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Comparative Studies with Two Geotrichum Species Inciting Postharvest Decays of Tomato Fruit. H. E. Moline, Research Plant Pathologist, U.S. Department of Agriculture, ARS, HSI, HQCL, Beltsville Agricultural Research Center, Beltsville, MD 20705. Plant Dis. 68:46-48. Accepted for publication 22 July 1983. This article is in the public domain and not copyrightable. It may be freely reprinted with customary crediting of the source. The American Phytopathological Society, 1984. DOI: 10.1094/PD-68-46.

Growth rates of Geotrichum candidum and G. penicillatum (ATCC 48024) were compared on mature green and red tomato fruit at 5, 10, 15, and 20 C and on potato-dextrose agar (PDA) at 5, 10, 15, 20, 25, 30, 35, and 40 C. The rate of infection of mature green fruit by G. penicillatum was less than that by G. candidum at all temperatures. Both fungi grew at the same rate on red fruit. G. penicillatum was less aggressive and had a slower growth rate than G. candidum on PDA at temperatures from 10 to 30 C. Fungicidal effects of several chemicals were studied on mature green and red fruit inoculated with spore suspensions of the two species. Sodium hypochlorite, benomyl, thiophanate methyl, and vinclozolin retarded growth of G. penicillatum on green fruit; imazalil and ferbam retarded lesion development on red fruit. Sodium bicarbonate and potassium sorbate retarded G. candidum growth on green fruit, and thiophanate methyl and sodium bicarbonate retarded fungal growth on red fruit. None of these fungicides, however, prevented decay caused by either fungus. This is the first reported incidence of G. penicillatum causing postharvest decay of tomatoes.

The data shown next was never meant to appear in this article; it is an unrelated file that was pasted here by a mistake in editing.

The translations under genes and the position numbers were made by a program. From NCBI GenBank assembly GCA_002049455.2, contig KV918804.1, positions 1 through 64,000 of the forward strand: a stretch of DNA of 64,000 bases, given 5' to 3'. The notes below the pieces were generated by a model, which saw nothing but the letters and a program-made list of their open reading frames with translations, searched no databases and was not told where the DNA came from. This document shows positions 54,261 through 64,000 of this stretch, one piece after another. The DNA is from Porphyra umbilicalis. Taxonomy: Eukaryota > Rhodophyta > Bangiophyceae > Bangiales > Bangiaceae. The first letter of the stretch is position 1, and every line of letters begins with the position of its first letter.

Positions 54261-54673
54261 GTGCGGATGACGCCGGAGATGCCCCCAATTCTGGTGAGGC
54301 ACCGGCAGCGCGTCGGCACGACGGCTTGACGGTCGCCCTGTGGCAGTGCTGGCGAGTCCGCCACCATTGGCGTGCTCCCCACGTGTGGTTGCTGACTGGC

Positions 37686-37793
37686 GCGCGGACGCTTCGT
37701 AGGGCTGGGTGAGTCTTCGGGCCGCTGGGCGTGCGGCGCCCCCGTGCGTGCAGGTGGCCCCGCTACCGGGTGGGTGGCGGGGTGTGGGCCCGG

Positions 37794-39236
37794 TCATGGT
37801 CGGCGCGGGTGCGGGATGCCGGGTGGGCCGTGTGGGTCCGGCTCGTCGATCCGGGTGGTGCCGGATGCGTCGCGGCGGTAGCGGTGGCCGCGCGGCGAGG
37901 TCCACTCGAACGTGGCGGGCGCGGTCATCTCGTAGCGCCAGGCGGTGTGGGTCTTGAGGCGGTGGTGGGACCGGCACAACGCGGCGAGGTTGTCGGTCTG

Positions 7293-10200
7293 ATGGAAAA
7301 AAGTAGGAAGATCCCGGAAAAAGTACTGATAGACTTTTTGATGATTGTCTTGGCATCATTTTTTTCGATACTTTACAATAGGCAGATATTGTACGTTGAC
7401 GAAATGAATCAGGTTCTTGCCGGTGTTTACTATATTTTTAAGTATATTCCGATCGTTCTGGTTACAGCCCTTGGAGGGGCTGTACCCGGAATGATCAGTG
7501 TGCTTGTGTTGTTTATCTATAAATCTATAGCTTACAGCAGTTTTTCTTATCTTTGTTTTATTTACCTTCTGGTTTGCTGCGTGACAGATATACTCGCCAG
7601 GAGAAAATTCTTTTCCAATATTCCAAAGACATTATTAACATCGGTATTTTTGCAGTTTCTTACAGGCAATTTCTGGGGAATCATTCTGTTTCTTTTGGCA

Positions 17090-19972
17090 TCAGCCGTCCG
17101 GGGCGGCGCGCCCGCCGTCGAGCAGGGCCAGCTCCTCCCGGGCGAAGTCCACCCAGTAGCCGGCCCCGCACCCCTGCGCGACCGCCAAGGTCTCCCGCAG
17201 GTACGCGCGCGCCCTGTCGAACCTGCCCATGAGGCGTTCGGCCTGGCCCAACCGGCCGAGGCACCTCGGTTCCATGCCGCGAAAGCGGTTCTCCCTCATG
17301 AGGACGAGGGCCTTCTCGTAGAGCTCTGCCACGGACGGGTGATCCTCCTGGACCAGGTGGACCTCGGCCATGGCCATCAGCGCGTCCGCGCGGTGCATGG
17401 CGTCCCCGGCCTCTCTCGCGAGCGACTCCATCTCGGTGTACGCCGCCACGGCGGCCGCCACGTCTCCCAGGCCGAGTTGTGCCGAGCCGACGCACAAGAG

Keyword(s): sour rot, storage, watery rot.